Journalists replaced by robots. Already?
Hacks made redundant by algorithms. Such is the scenario depicted by Wired’s Stephen Levy this month (he’s one of the only guys to have ever interviewed Steve Jobs, in case you thought he might be making this up). He tells the tale of Narrative Science, a company which uses algorithms to pull together raw data and spin stories out of it. Just like real journalists do.
The company has above all covered Little League (kiddie) baseball games to date: insignificant enough for no major media organs to cover them; yet important enough for scores of parents to log swathes of match data in iPhone apps and the like. Rich pickings for Narrative Science’s algorithms to trawl through, pick out contextual data - is the team on a losing streak, for example - and add journalistic turns of phrase - “whacking home runs” - and then deliver the final “narrative”.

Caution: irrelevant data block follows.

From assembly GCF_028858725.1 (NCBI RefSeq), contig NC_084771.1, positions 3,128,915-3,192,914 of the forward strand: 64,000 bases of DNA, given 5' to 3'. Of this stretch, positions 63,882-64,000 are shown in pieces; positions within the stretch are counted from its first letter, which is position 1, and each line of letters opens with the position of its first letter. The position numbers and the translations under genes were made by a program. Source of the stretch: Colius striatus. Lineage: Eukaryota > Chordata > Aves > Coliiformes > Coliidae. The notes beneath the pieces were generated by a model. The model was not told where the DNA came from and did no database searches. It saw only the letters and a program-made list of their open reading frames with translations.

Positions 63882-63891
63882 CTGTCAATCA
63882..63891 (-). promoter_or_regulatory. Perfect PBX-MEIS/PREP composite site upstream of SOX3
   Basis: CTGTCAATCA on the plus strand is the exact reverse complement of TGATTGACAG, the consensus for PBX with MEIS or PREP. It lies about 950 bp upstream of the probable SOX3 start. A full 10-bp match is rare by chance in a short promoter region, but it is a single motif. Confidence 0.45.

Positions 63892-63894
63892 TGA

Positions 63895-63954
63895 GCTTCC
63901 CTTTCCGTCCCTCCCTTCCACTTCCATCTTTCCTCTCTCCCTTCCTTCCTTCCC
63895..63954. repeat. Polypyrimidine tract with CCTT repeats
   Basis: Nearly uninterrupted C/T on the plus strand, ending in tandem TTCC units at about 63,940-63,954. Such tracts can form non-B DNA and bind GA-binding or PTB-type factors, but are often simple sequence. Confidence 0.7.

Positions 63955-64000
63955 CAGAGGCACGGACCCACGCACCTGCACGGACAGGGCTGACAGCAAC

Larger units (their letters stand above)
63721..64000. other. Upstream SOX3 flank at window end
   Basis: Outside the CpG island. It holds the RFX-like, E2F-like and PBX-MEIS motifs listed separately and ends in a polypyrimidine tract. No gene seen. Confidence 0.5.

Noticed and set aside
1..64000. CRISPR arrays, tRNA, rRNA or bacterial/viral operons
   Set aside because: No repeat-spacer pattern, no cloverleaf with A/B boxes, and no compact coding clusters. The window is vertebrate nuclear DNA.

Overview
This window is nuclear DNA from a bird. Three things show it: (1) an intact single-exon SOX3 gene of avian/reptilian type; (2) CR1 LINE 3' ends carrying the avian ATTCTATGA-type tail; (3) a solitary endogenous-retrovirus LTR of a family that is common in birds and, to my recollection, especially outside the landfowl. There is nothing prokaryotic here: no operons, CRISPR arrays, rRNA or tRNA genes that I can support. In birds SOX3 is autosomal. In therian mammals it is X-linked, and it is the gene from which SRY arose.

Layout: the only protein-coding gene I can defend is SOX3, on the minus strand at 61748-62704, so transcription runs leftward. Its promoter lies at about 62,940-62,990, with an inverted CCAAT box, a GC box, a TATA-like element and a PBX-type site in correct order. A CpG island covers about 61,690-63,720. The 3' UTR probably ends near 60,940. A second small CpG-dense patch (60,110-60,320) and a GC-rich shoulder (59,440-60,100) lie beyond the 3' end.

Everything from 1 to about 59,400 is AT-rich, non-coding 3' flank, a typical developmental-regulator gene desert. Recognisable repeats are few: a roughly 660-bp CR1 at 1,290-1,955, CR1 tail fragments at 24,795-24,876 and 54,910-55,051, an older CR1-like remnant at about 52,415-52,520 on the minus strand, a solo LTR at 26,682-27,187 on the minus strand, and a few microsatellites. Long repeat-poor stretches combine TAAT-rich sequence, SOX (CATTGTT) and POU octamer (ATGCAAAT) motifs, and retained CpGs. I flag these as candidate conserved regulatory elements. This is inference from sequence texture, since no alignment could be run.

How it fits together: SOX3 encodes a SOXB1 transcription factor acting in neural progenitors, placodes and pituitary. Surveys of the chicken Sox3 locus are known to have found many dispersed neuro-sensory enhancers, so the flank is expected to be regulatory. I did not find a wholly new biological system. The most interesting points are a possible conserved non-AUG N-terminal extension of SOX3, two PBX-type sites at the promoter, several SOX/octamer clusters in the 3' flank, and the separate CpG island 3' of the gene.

Financial stories have also become big business for Narrative Science, as this is another data-rich domain, with far too many active companies for one person, nay organisation, to cover.
Two of the most spooky things about this trend:
- The algorithms are ‘trained’ by humans, to make them better at context and style (for some reason I’m imagining a dog handler here)
- More than 90% of news stories will be written by computers by 2027, claims Narrative Science’s boss.
Time to switch career paths?